global climate life support systems. It would seem that policy makers
and business leaders the world over are incapable of altering the
dead-on course to climate collapse. What can be done?

JH: The problem is that the policy makers the world over are
paying more attention to the fossil fuel lobbyists than they are to the
well being of young people and nature, as my colleagues and I have
described in the paper “The Case for Young People and Nature”.Until the public demands otherwise, the policy makers will continue to serve their financiers.

That’s the point of the present action — to draw attention to the
inter-generational injustice of current policies — our children and
grandchildren are getting shafted by our well-oiled coal-fired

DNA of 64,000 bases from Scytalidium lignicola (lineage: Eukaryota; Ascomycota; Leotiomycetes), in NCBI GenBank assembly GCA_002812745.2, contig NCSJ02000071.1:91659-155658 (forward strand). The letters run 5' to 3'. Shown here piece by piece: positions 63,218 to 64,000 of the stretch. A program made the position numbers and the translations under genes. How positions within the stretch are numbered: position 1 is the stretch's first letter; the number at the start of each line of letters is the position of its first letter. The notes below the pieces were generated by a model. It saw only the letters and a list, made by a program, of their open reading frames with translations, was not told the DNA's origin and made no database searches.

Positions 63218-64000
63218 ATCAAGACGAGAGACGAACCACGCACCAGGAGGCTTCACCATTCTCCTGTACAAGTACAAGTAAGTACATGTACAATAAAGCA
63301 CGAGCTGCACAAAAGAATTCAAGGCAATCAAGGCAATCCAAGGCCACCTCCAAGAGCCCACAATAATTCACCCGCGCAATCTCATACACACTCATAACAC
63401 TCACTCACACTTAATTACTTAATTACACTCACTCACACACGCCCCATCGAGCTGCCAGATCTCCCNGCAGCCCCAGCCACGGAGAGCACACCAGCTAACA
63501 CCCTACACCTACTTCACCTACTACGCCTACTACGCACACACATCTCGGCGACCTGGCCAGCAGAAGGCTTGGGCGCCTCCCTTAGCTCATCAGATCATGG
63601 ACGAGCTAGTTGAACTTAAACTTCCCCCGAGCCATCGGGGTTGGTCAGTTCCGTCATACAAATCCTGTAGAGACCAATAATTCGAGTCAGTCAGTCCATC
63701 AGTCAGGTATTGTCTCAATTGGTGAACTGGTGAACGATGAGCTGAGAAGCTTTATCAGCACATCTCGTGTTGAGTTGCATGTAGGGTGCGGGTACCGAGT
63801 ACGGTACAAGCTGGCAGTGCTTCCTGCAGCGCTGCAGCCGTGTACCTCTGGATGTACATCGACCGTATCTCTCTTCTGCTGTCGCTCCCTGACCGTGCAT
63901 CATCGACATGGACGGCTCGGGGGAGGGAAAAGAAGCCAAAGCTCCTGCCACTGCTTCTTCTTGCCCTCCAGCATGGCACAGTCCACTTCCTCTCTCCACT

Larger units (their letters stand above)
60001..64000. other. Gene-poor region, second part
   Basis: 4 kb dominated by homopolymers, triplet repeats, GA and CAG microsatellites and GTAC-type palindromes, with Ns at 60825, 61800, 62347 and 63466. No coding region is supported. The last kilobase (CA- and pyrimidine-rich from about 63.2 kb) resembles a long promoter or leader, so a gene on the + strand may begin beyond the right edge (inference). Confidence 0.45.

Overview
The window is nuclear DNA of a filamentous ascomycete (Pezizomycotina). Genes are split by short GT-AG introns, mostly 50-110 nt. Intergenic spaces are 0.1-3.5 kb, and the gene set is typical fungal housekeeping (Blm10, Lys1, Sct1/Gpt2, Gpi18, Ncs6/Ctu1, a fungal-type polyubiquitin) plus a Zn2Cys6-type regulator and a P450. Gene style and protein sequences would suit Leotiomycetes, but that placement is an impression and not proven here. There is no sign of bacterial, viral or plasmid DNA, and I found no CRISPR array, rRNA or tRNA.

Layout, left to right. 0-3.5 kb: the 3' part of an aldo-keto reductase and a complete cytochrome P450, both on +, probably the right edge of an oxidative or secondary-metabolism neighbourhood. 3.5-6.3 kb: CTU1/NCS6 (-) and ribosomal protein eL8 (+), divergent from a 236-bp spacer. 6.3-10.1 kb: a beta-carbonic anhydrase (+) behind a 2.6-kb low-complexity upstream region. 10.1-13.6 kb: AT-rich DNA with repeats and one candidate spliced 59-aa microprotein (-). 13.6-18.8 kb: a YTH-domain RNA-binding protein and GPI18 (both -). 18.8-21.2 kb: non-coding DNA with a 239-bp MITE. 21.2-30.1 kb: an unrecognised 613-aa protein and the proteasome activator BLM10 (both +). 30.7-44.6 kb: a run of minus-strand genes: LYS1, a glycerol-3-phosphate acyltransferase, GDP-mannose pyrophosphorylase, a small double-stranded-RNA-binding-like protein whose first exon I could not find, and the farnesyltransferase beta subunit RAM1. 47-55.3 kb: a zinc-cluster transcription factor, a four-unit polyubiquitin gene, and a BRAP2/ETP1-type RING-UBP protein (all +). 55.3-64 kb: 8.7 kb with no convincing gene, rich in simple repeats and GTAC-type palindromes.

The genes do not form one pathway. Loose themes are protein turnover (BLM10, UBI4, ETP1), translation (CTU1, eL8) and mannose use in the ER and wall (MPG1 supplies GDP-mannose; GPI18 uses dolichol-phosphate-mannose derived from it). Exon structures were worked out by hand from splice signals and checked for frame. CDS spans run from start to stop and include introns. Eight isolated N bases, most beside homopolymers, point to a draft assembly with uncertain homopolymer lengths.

politicians who do not look beyond their next election.

The tar sands verdict will show whether he really intends to move us
to clean energy or whether he will instead support going after dirtier
and dirtier fuels (tar sands, oil shale, mountaintop removal, long-wall
coal mining, hydro-fracking, deep ocean and Arctic exploration, etc.).

2011-08-21-6062545625_9e52c822e5.jpgGus Speth, Bill McKibben, and others at White House
protesting the proposed Tar Sands Pipeline/Photo Credit: Josh
Lopez/Tarsandsaction 

JC: As you know over 70 people including our friends Bill McKibben and
Gus Speth were arrested yesterday in front of the White House. As
always, Bill and the group had repeated discussions with the authorities
prior to the action and were assured that this would be “catch and
release”. As it turns out the National Park Service changed the terms of
engagement and are holding everyone (except DC residents) over the